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Karzai Demands Halt To Afghan Civilian Casualties

Afghan President Hamid Karzai delivers a speech at the Munich Security Conference.
MUNICH (Reuters) -- President Hamid Karzai has called for a halt to military raids on Afghan villages by the international coalition forces and a complete end to civilian casualties.

Civilian deaths and injuries inflicted during operations by international forces have caused deep anger among Afghans and analysts say they encourage people to join the Taliban insurgency.

"We believe that the war on terror is not in the Afghan villages and homes. We believe this war on terror is in the sanctuaries, training grounds and the motivational factors and financial resources beyond the Afghan borders," Karzai told the annual Munich Security Conference.

"Therefore ending operations in Afghan villages is what the Afghan people are seeking as a priority: ending raids at night on Afghan homes, ending the arrests of Afghans in their homes."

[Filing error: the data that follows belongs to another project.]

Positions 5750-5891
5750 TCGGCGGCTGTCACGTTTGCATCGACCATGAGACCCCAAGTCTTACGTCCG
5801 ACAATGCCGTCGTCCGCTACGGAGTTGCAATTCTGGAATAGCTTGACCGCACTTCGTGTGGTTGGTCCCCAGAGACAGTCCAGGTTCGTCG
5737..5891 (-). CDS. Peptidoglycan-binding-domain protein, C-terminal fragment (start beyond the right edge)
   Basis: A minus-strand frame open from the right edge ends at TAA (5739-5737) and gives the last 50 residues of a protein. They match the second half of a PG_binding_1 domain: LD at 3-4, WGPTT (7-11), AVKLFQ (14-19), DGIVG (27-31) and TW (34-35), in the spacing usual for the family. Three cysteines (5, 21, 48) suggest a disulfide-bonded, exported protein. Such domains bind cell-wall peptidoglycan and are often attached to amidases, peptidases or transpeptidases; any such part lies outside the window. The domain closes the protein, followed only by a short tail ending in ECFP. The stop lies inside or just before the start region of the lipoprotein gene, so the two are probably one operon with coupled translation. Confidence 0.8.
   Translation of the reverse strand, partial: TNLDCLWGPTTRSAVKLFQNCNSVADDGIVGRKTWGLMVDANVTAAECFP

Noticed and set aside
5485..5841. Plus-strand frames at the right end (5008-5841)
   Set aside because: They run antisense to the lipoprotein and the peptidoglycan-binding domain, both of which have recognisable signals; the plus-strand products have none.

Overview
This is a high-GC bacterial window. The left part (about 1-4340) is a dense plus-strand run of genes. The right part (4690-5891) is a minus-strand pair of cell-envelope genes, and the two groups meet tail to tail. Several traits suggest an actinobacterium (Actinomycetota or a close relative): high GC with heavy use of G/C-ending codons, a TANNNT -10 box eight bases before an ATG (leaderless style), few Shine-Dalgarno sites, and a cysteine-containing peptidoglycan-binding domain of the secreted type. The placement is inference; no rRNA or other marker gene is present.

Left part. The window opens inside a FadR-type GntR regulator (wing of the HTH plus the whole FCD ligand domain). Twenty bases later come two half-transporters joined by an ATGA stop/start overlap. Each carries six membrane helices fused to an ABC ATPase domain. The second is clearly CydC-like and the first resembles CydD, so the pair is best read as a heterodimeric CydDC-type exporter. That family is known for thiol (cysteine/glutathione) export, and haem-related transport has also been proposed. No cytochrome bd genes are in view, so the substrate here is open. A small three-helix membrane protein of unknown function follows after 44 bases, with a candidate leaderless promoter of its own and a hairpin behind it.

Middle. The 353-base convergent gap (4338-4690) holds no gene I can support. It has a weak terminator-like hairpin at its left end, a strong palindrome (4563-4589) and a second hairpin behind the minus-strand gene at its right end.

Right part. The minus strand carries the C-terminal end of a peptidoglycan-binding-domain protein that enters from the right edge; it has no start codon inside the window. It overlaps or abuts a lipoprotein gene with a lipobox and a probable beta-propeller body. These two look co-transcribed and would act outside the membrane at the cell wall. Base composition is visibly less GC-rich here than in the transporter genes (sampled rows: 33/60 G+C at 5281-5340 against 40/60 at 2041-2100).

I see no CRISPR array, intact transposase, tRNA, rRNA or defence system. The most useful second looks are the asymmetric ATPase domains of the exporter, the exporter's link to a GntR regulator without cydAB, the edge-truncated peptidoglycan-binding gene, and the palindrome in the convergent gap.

Afghanistan must regain its judicial independence completely and very soon, Karzai added.

Civilian casualties had been declining recently but "we'd like to see civilian casualties go completely," he added.

Karzai said it was very important that foreign NGOs, international agencies, and United Nations staff halted "parallel activity" to the Afghan government and work as its supporter, not its rival.

"Any activity that is conducted in the manner of functions of government by our international friends as a parallel to the Afghan undermining in reality the buildup of the Afghan state and its institutions, and is not going to work," he said.

Speaking at the same conference, U.S. special envoy for Afghanistan Richard Holbrooke did not directly address the issue of night raids by U.S.-led forces but said he agreed with Karzai that the international community had to do more to support the government and not undermine it.

He said only 10 percent of U.S. civilian assistance had been going through the Afghan government and so "American aid is undermining the government we were supposed to help."

He said the U.S. government had recognized this shortcoming and was now working with the Afghan government to provide more direct support.